As I’ve said before, reading to my children has given me the opportunity to catch up on some great children’s literature that I did not read when I was younger. If you wish to do the some catch-up work yourself, or to recommend some books to your own children, you may want to check out some of the following books for older children in the fantasy genre. The recommendations come from Elizabeth Wilson’s ever-helpful Books Children Love: A Guide to the Best Children’s Literature. (N.B. Wilson published her list in 1987, so there’s definitely an argument to be made for the inclusion of some more recent fantasy books.)  


1) Lloyd Alexander, The Book of Three

This is the first of Alexander’s The Prydain Chronicles, which are inspired by Welsh mythology and follow the protagonist Taran’s adventures fighting evil forces that threaten the land of Prydain.


2) Martha Bacon, Moth Manor

“A haunted dollhouse, New England antiques and a Gothic flavor are some of the ingredients of this fantasy/reality story.”


3) Nancy Bond, A String in the Harp

“This well-received novel is an unusual time travel story, with its focus on the emotional pain and separation the Morgans experience after the death of their mother and the gradual healing they find through their experiences.” (from Wikipedia)


4) Elizabeth Goudge, The Little White Horse

Goudge is a wonderful author who wrote both children and adult books. This one was a favorite of J.K. Rowling when she was a child. It has also been made into a movie called The Secret of Moonacre (the book is better, of course).


5) Madeleine L’Engle, A trilogy: A Wrinkle in Time; A Wind in the Door; A Swiftly Tilting Planet

“These imaginative stories are sometimes spoken of as ‘science fiction,’ but they actually have little in common with that genre. They may be more accurately classified as fantasy in which events (and the people involved) transcend the usual limits of time and space.”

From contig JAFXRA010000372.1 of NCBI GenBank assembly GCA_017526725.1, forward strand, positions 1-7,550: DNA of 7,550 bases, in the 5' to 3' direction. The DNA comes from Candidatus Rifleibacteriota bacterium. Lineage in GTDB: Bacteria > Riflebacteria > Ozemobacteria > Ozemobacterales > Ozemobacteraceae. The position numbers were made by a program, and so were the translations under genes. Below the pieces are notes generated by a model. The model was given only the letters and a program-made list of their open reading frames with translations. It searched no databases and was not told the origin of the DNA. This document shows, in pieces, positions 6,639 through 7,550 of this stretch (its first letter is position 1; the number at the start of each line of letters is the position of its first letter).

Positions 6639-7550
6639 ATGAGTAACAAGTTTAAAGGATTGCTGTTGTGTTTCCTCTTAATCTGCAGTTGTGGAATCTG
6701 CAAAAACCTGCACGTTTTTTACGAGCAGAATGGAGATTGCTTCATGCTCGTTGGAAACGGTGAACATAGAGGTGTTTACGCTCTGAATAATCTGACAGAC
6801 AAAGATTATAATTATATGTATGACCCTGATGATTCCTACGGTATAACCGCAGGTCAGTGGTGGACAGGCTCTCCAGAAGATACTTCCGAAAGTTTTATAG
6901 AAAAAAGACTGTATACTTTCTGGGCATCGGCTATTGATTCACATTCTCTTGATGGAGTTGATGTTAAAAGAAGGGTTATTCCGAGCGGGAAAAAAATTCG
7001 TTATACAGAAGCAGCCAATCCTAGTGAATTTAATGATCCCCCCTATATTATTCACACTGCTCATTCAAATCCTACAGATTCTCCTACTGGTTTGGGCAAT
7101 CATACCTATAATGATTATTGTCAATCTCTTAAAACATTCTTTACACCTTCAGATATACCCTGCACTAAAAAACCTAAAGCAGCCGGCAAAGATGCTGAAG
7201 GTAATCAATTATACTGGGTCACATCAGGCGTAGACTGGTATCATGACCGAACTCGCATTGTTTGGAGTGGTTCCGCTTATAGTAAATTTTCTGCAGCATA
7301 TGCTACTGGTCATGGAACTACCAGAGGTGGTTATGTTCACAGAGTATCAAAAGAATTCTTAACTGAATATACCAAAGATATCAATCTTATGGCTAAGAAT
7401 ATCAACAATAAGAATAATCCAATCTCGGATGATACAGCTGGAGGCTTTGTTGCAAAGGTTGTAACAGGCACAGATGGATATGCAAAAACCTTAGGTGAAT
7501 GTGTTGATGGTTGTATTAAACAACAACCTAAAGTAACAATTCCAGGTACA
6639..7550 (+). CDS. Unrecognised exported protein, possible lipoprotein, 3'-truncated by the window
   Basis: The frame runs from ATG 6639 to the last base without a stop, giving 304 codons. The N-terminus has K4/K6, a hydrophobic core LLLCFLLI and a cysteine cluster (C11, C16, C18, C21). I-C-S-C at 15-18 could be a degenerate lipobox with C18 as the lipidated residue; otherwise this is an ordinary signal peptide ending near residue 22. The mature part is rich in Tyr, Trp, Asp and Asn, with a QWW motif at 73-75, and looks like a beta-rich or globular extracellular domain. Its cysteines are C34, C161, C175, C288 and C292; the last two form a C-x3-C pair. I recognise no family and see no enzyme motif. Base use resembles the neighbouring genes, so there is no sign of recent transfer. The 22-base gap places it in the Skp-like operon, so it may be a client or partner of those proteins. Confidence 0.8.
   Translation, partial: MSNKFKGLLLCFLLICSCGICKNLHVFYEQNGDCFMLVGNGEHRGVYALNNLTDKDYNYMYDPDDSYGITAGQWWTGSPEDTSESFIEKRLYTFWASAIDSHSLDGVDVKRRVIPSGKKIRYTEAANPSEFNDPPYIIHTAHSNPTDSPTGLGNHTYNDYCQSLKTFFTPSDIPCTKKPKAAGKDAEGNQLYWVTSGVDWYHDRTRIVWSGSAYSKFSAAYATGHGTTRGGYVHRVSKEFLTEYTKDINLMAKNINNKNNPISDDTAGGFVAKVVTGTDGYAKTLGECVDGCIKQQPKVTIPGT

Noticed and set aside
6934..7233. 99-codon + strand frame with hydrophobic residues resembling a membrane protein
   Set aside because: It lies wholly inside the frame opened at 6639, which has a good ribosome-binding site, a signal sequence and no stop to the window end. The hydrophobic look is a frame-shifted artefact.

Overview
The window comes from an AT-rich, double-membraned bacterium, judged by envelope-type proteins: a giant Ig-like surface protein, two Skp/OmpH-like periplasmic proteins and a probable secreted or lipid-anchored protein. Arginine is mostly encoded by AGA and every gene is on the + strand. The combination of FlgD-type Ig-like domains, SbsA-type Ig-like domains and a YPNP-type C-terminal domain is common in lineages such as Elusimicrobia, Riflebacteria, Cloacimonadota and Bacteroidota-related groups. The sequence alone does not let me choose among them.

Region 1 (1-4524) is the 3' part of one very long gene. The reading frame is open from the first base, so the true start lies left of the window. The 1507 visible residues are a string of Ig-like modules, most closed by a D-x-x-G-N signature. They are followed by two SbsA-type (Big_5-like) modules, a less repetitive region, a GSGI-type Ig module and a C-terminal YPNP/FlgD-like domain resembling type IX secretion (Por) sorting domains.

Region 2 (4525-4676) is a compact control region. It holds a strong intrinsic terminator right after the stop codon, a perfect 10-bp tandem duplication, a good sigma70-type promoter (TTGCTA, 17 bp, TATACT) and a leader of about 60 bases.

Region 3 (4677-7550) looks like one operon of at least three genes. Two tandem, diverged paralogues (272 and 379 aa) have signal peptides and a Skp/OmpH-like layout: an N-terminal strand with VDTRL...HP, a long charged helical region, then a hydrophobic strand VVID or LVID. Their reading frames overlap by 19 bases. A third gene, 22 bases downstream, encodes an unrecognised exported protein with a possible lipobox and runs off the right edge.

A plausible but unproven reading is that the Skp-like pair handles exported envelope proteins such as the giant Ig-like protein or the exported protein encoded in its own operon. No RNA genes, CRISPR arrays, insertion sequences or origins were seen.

6) Edward Ormondroyd, Time at the Top

“A lively, well-written fantasy about a girl of 1960 who goes back in time to 1881.”


7) Robert Siegel, Alpha Centauri

“A visiting professorship brings Becky’s father to London from Massachusetts, and he invites his daughter to come along. Reveling in being surrounded by reminders of people and events of the past, Becky is unaware that soon she will be plunged into dangerous adventures in the Britain of thousands of years ago.”


8) Jonathan Swift, Gulliver’s Travels

“Swift’s story of the seafaring Lemuel Gulliver is a masterpiece of adult satire, but the wonderfully and playfully imagined worlds of the tiny Lilliputians, the immense Brobdingnagians, the eccentric Laputans, and the dignified Houyhnhnms so captured the imaginations of children that Gulliver’s Travels has been a children’s classic for generations, while at the same time it continues to be studied in college literature classes.”


9) J.R.R. Tolkien, Farmer Giles of Ham

“In this insightful, somewhat satiric story, a reluctant hero eventually becomes wealthy and powerful and is finally made king. The story includes hilarious encounters with a devious and calculating dragon and a pompous king.”


10) J.R.R. Tolkien, The Lord of the Rings Trilogy

It’s not really necessary to include a description of this one.


11) Jules Verne, From the Earth to the Moon

“An exciting and suspenseful story of space travel—written in 1865. Youngsters interested in today’s space shuttles and interplanetary travel will be especially intrigued by Verne’s detailed descriptions of his fictional space ship and how it works and the trip to the moon.”


12) Jules Verne, Twenty Thousand Leagues Under the Sea

Again, no description necessary. 


Image Credit: Hasan Ahmed